Monthly Archives: January 2019

Iron Sights

An iron sight is a system of aligned markers used to assist the eye in making alignments or directional observations when one is aiming a firearm or crossbow. Unlike scopes, iron sights do not make use of lenses. They are instead typically composed of two component sights: the front sight, which is a post, bead, or ring, and the rear sight, which is either open (a notch) or closed (an aperture). On many firearms, the rear sight is adjustable to account for what factors? Discuss

Source: The Free Dictionary

Day of the Three Archbishops

In Greece during the 11th century there was a controversy over which of the three archbishops—Basil the Great, Gregory the Theologian, or John Chrysostom—was the greatest saint of the Greek Orthodox Church. In 1081, Bishop John of Galatia reported that the three saints had appeared to him in a vision to say that they were equal in the eyes of God; their equality is celebrated on this day. Greek schools hold special exercises in honor of the saints, who supported the classical Greek tradition at a time when many were opposed to all non-Christian literature. Discuss

Source: The Free Dictionary

Magnets

A magnet is defined as any material capable of attracting iron and producing a magnetic field outside itself. Magnets are essential for the generation of electric power and are used in motors, generators, information storage, ATM cards, TVs, and numerous other applications. By the end of the 19th century, all known elements and many compounds had been tested for magnetism, and all were found to have some magnetic property. However, only three elements exhibit ferromagnetism. What are they? Discuss

Source: The Free Dictionary

Pas d'Armes

Pas d’Armes was a knightly chivalric phenomenon that evolved in the late 14th century and remained popular through the 15th century. It involved a knight or group of knights laying claim to a traveled spot, such as a bridge or city gate, and declaring that any other knight who wished to pass must first fight—or be disgraced. A traveling knight who was not adequately armed could be provided with weapons. If a passing knight chose not to fight, what would he leave behind as a sign of humiliation? Discuss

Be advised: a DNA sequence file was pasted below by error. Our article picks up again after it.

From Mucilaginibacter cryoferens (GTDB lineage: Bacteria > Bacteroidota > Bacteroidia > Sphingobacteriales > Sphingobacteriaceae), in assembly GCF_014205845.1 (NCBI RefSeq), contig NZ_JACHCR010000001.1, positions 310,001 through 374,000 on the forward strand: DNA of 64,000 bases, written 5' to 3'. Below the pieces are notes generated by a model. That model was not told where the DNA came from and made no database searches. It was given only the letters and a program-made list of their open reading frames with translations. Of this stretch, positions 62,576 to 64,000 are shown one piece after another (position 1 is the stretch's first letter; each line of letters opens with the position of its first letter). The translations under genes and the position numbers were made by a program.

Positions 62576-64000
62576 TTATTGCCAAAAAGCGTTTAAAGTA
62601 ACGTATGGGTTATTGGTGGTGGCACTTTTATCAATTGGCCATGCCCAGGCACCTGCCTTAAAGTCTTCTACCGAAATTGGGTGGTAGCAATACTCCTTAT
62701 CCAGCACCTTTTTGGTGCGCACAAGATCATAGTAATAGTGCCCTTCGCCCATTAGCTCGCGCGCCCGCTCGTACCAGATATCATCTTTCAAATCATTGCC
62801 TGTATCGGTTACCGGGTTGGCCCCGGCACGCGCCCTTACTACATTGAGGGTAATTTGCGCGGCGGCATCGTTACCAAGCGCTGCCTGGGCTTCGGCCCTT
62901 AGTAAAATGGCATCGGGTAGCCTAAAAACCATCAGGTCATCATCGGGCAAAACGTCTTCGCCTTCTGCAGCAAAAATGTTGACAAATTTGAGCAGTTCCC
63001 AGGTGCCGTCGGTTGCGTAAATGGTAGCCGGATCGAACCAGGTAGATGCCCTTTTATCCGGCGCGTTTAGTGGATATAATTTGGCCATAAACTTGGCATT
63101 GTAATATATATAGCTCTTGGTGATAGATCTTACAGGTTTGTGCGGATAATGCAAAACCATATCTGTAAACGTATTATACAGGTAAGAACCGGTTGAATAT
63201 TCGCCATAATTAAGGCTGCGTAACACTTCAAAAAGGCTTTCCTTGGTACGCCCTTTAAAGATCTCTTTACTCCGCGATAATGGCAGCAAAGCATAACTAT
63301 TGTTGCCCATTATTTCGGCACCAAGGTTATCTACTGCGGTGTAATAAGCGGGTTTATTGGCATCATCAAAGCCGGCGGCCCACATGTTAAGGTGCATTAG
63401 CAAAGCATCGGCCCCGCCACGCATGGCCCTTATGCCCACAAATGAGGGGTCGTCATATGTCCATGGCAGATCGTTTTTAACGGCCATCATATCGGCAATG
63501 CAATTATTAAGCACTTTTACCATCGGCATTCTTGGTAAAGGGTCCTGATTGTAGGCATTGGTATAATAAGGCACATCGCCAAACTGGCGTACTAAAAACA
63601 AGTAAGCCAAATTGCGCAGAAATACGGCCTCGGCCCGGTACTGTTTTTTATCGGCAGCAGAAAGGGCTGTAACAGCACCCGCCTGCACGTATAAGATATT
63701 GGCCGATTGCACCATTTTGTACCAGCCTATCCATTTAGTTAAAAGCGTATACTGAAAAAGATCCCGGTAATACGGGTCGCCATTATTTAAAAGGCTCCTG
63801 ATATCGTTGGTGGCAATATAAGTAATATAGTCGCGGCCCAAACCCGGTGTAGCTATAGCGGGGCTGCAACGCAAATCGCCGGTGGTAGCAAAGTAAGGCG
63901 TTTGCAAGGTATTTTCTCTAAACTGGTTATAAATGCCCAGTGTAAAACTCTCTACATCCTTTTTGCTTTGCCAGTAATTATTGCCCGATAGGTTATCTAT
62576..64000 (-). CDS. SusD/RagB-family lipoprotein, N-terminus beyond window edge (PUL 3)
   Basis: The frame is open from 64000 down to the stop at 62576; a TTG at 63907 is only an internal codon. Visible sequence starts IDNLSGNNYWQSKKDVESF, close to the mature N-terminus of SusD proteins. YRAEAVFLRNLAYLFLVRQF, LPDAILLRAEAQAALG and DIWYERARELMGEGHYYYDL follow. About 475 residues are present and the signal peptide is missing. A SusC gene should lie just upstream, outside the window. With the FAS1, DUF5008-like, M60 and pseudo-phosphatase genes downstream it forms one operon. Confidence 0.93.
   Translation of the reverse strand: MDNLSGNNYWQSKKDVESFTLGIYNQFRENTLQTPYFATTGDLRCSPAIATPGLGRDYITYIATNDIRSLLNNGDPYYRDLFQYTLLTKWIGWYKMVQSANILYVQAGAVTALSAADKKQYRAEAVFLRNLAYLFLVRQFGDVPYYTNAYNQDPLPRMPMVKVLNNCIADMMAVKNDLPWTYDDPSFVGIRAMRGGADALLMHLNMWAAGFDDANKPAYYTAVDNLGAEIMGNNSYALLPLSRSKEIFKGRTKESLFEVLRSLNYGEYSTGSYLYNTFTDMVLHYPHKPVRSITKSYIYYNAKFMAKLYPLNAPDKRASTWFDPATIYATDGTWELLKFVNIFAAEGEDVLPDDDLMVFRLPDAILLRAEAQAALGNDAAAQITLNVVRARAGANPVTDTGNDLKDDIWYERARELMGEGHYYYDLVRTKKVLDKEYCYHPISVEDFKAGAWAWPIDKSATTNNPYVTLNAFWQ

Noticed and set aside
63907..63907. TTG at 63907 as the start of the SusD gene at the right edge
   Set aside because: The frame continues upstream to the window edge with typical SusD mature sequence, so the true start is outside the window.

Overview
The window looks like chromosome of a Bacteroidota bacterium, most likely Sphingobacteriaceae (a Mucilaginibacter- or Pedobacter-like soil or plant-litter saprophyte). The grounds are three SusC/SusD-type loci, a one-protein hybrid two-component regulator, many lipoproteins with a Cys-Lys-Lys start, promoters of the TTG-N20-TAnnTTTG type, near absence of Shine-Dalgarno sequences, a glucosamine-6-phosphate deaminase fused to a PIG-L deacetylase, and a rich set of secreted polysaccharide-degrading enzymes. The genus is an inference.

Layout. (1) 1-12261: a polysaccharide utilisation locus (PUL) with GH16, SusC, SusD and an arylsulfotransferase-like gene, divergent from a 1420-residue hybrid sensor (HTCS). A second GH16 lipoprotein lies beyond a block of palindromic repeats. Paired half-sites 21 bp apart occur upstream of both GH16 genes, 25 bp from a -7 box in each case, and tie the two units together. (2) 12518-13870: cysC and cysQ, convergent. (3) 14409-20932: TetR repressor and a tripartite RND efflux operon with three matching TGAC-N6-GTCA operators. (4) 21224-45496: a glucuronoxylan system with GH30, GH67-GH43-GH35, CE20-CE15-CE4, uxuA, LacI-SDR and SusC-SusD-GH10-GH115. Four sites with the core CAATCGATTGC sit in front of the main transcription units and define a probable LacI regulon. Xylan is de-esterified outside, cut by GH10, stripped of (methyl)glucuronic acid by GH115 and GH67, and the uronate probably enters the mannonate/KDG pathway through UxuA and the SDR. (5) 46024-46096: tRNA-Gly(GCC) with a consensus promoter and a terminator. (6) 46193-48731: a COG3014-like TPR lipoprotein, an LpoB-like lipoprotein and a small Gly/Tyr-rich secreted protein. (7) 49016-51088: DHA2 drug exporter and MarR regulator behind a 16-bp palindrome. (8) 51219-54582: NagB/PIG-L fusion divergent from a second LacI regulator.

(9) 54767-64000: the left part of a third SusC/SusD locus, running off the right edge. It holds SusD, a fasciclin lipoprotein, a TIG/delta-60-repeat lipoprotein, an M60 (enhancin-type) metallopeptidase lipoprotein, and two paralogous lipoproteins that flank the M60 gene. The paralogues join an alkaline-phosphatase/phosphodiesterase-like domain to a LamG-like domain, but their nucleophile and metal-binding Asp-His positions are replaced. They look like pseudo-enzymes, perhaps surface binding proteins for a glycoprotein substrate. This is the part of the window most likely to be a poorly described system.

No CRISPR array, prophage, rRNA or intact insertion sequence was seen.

Source: The Free Dictionary

National Cowboy Poetry Gathering

The National Cowboy Poetry Gathering is a celebration of the old tradition of cowboy poetry in the buckaroo town of Elko, Nevada. The gathering, which began in 1985 with about 50 working cowboys, has become a six-day affair in the last week of January that now includes folk-music concerts, western dances, exhibits of cowboy gear, and workshops not only on writing but also on such topics as horse-hair braiding and photography. Poetry remains the heart of the festival, and the poets—all working ranch people—include men, women, and children. Discuss

Source: The Free Dictionary

Laying on of Hands

In a number of faiths and spiritual practices, the act of laying hands on a person’s head is used to confer spiritual blessing. In Christianity, the practice is used as both a symbolic and formal method of invoking the Holy Spirit during baptisms, healing services, blessings, and ordinations of priests and other church officers, along with a variety of other church sacraments and holy ceremonies. Laying on of hands was also practiced by European kings and was believed to cure what disease? Discuss

Source: The Free Dictionary